RPG progress mechanics are driven by a resource. In San Andreas it's time spent doing an activity - an excellent choice for a mass market game in many respects, as the player automatically benefits from whatever they are doing. Most CRPGs use "experience points" - an artefact from Dungeons & Dragons and before which is showing its age. In Resident Evil 4 it's a straightforward currency system. Find treasure, sell treasure, buy weapon upgrades. Not an unfamiliar formula, but made more accessible by choosing readily understandable statistics for the weapons instead of largely arbitrary mechanics (as in most CRPGs).
The interesting part about the items in Resident Evil 4, and the reason for the title of this post, is that they are arranged in a scheme not unlike electron shells in an atom - they are arranged in an almost formal pattern.
The basic 'quanta' of treasure is a Spinel (for reference, spinels are gemstones related to rubys - although in the past they had a bad reputation for being passed off as 'fake rubys', modern gemstone dealers have developed more love for the stones). In fact, finding spinels is such a basic part of the gameplay that when my wife and I find one we cannot resist crying out "Spinel!", which in itself has added to our enjoyment.
Spinels are valued at 2,000 pesetas (ptas) and are placed in slightly hidden locations. Obvious locations contain contain currency valued at or around 1,000 pesetas (800, 900, 1,000, 1,100 etc) - representing the lowest quanta of treasure in the scheme. That the spinel's value of 2,000 is the basic quanta of the scheme is underlined by the fact that a 'full heal' (three green herbs or one green and red herb mix) is also worth 2,000 ptas. First Aid sprays are valued at 2,500 - encouraging the player to sell these and keep their other heals.
All the treasure exists in a broad quantum hierarchy related to the spinel/full heal. Here's the basic pattern:
- Spinel/full heal: 2,000 ptas
- Velvet Blue/First Aid spray: 2,500 ptas
- Emerald/Treasure with Slots (empty): 3,000 ptas
- Significant Treasure (e.g. Amber Ring, Antique Pipe, Elegant Headdress): 10,000 ptas
- Treasure with Slots (complete): 20,000 ptas
There are a few variations, but not so many that this general pattern does not stand out. The positive elements of the system lie in the rapidity with which it becomes familiar (hence our cries of "Spinel!" - we have not had such gleeful game catchphrases since Sega Bass Fishing's, "Small one", "Okay, average size - good job" and "This one's HUGE!") and the extent to which one feels the step up to a higher quanta. 10,000 ptas equals five spinels which feels like a big reward. 20,000 ptas is party time. The game hands out treasure like it's going out of style - it is practically the archetypal "Monty Haul" dungeon crawl. Just as well, as frequent supplies of treasure softens the blow of the somewhat pernickity challenges it sometimes forces the player to endure.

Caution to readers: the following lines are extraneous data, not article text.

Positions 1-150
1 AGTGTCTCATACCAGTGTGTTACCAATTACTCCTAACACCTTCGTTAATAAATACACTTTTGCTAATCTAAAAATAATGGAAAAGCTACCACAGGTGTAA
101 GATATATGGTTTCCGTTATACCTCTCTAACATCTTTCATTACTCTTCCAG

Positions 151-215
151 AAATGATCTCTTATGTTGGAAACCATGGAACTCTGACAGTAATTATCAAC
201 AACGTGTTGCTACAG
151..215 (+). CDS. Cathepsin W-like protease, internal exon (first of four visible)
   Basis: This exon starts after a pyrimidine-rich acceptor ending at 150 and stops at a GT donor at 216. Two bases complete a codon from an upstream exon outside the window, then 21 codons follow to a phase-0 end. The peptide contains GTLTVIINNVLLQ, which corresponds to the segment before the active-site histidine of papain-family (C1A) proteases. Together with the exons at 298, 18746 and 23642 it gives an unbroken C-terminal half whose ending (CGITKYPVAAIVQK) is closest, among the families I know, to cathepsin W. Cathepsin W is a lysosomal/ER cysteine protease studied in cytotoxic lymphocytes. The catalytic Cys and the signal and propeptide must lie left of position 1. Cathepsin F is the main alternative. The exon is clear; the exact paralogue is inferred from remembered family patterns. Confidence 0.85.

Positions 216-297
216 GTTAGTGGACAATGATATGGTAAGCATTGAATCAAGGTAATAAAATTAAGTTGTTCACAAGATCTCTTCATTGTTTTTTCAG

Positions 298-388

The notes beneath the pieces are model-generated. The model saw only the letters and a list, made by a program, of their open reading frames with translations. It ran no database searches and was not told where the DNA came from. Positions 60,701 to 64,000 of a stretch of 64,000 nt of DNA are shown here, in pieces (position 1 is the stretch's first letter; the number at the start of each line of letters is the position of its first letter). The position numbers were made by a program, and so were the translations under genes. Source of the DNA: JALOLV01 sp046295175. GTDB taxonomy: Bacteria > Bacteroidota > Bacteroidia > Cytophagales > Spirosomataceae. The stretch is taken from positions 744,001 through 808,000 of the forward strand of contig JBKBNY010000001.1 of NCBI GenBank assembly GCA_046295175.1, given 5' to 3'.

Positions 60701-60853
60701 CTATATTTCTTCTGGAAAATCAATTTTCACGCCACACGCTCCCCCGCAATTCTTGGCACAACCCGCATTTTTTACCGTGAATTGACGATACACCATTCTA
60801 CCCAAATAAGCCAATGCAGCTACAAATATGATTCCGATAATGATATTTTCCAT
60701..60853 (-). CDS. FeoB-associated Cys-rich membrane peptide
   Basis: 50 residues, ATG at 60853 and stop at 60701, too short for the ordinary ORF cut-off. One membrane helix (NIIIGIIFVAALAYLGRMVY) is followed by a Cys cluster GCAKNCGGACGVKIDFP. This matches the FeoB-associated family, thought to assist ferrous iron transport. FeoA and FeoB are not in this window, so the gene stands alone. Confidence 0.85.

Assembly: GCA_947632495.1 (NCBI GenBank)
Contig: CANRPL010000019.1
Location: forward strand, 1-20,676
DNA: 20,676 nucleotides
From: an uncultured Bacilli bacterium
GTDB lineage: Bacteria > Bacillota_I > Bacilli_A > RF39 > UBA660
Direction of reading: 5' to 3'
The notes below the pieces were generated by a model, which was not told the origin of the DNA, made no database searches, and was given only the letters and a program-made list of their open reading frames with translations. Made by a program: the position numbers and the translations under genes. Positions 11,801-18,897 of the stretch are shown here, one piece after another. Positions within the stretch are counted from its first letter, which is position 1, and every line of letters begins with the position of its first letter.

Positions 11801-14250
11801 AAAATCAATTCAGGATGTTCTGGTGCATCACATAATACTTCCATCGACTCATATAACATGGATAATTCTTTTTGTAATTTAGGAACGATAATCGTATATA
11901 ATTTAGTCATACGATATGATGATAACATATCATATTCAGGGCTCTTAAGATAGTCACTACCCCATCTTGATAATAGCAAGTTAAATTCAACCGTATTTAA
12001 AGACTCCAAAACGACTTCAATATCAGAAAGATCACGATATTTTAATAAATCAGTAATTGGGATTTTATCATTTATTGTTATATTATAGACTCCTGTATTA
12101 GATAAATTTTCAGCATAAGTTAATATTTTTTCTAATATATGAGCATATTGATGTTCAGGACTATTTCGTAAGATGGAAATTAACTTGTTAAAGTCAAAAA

Are such quantum item schemes a good approach? In many ways, yes. They define clear patterns of emotional response, are easy to learn and add to the identity of the game (years from now, 'spinel' will still be in our lexicon) - not to mention they are cheap to implement since they don't require much in the way of art resources. That they are "gamey" (which is to say, favouring ludus over mimicry) is not actually a significant drawback as a more "realistic" system would struggle to deliver the cashflow required to power up the weapons without drawing attention to itself. Because the artificial collection of these rewards rapidly becomes familiar, there is perhaps less temptation to notice the surreality of spinel ubiquity.
On the other hand, I wouldn't expect CRPGs to give up their cornucopian approach any time soon, especially since these games place a priority on character expression - and there is no easier way to achieve this than giving the player a vast variety of items to choose their equipment from. The Sims is another game with the same premium on player expressivity - and therefore it too must inundate the player with choices (albeit largely cosmetic choices).
Perhaps, then, this is the boundary condition for a quantum item scheme. If the player's focus is intended to be chiefly in the active play of the game, it makes sense to have a more precisely abstracted scheme. If the player's focus is intended to be partly or wholly involved in personalisation and expression, a more expansive system should be preferred.
In many ways, quantum item schemes are a big step forward from the "every idea in my head" approach of Dungeons & Dragons, but there is little doubt that there are still times when a dazzling diversity of items still has its place.